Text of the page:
Next on our important things to consider when searching for the best residential wind turbine is ease of use.  This is especially true if you’re working on your first wind turbine project.  You can buy home wind turbines as separate components, or you can buy home wind turbine kits.  These residential wind turbine kits come with many of the components that are needed to build and entire system.  They also ensure each component included in these home wind turbine kits is sized correctly to match each other (i.e. all components are 400w or all components are 1kW, etc).  This can greatly simplify the selection process for a newbie.

On the other hand, if you’re an old pro at building complete systems, a small wind turbine kit might not make sense.  Another reason you probably wouldn’t want a home wind turbine kit would be if you already have a few of the components you need and you’re just trying to fill a gap or upgrade something. 

It’s clear there are uses for both separate components and full residential wind turbine kits.  If you’re unsure about what to get, or are just downright lazy, the kits are for you!  We think they give a novice the best chance at success.

Home Wind Turbine Cost

The home wind turbine cost will obviously play an important role in your selection.  As stated above, build quality and material selection are important, but be aware, higher quality materials will also mean higher cost.  A home wind turbine is an investment, and a long-term investment at that.  The best home wind turbines are not cheap, so plan to spend accordingly.  And, if you can’t afford it, you’re better off to wait until you can, rather than skimping on your project. 


As a reminder whether you’re buying the wind turbine as a component, or as an entire residential wind turbine kit, you’ll need to remember to leave room in your budget for poles and accessories.  Poles are rarely included in the sale of a home wind turbine.  This is because all applications call for something different.  Some areas require taller poles, others require larger diameter poles, so on and so forth.  It’s a common mistake to forget to leave this extra money in your budget.

Who is a Home Wind Turbine (or small wind turbine kit) For?

There are many reasons someone might be interested in buying a home wind turbine.  For starters, anyone that wants to utilize clean, renewable energy they can generate for themselves.  It helps the environment and there’s a sense of price in producing it yourself!  Some people just like to be self-sufficient.

Likewise someone that needs power in a very remote location like the top of a mountain or on an island might see the benefits of wind energy.  It could be very costly, or not even possible, to get grid power in these areas.  Often paired with solar panels, home wind turbine kits are a savior in this application.


Did you know that in many cases, the electric company will actually pay you money if you supply more electricity than use from the grid?  This is another reason to have a wind turbine.  You can make money!  Everyone likes making money.  To be honest, in most cases you’re just reducing your own electricity bill unless you have a huge wind turbine, but hey, saving money isn’t bad either.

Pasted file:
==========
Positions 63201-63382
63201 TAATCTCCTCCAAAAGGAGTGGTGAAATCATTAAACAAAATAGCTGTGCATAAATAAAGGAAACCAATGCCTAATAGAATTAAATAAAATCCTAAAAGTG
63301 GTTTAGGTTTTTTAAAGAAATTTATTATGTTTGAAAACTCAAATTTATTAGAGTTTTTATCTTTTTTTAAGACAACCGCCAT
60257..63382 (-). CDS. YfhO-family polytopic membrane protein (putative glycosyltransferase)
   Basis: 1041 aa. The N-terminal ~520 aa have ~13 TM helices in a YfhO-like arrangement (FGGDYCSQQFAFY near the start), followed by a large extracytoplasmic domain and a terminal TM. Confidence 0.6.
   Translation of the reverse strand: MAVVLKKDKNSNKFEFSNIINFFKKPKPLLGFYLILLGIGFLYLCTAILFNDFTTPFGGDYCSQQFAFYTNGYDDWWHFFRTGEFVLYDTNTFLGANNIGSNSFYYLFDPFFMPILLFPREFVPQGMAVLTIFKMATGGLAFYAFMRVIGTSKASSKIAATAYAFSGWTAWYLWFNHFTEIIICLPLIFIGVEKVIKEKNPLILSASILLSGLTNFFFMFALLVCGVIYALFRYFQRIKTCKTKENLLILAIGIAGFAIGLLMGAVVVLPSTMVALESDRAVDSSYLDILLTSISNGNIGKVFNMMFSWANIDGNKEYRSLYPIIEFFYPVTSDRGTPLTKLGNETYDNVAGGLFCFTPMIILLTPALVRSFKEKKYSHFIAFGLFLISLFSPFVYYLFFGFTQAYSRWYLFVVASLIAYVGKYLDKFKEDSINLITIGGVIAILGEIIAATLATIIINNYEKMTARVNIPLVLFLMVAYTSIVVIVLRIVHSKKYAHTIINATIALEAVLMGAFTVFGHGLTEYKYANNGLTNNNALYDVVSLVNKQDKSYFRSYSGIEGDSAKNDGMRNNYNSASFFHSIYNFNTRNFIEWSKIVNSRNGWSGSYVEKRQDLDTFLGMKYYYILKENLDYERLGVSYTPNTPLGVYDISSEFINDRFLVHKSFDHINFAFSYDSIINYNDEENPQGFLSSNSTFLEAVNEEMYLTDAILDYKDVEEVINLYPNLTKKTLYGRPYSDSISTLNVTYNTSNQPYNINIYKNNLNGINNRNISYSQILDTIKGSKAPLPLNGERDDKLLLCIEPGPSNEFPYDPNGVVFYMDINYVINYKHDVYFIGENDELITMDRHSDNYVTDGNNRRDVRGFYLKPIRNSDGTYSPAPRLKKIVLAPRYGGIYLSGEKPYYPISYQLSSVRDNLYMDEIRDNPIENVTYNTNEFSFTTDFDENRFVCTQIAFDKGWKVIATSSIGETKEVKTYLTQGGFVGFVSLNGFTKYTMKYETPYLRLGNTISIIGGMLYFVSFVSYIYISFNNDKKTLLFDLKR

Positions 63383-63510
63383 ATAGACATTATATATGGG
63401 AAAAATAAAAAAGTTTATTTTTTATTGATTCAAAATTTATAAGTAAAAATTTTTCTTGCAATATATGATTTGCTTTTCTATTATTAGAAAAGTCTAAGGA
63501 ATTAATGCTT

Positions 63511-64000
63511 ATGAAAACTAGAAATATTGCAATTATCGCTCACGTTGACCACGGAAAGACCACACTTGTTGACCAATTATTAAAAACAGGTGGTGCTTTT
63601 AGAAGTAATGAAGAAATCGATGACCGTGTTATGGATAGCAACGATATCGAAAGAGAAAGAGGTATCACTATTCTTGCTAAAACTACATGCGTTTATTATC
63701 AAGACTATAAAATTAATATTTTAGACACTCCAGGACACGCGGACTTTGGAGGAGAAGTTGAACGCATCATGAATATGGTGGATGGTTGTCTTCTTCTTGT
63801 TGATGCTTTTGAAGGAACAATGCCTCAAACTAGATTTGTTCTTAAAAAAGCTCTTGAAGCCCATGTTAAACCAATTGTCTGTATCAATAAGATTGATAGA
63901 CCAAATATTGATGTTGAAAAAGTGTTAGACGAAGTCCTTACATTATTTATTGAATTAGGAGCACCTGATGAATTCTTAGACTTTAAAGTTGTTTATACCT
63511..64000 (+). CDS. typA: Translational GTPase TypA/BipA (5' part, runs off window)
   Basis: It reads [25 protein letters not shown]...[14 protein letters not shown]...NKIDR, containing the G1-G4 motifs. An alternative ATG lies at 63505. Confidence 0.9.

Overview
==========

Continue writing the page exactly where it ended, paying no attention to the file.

The Best Residential Wind Turbine Siting Locations

Unless properly siting strategies are followed, even the best home wind turbine won’t generate any power.  If you’ve read this far, you know that higher wind speeds are critical to the success of a residential wind turbine, and unless you know what you’re doing, odds are you won’t get the average wind speeds that are required to product good amounts of power. 

Not unlike the real estate business, when siting a home wind turbine kit, what matters most?


Good siting locations for home wind turbine kits include: 

  • Areas of high sustained winds most of the time
  • Wide-open spaces with few buildings or obstructions
  • Flat or plateaued areas, tops of hills, or coast lines tend to work very well
  • If there are obstructions, mount far above them! The taller the better in most cases

Here’s a good video from Missouri Wind and Solar that does a good job of explaining some good siting locations and where NOT to mount a home wind turbine.

If you still want more information on siting, the National Renewable Energy Laboratory has published this Small Wind Site Assessment Guideline.  It’s an extremely detailed and comprehensive site assessment guide for wind turbines.  Fair warning, it does get into the weeds quite a bit.

Residential Rooftop Wind Turbine


I often see consumers searching for or asking about a residential “rooftop” wind turbine.  From what we’ve already learned, we know that finding siting locations that see high sustained winds are critical to power generation.  Since air right above and near rooftops is more turbulent and not that far off the ground, wind speeds tend to be lower there.  In addition, air will likely be slowed by more obstructions like trees and other buildings on a rooftop.  Feel free to take some wind speed measurements and pull out the calculator again, but I think you’ll find out that it just doesn’t really pay to mount a residential rooftop wind turbine. 

Not that you need additional reasons, but besides the weaker wind flow, a residential rooftop wind turbine can also cause unwanted noise and vibration on the structure.  At best, this is an annoyance, and at worst, this can cause severe damage over time to your house.  If you choose to do rooftop mounting, please at least make sure you use rubber dampening material to reduce the noise and vibration.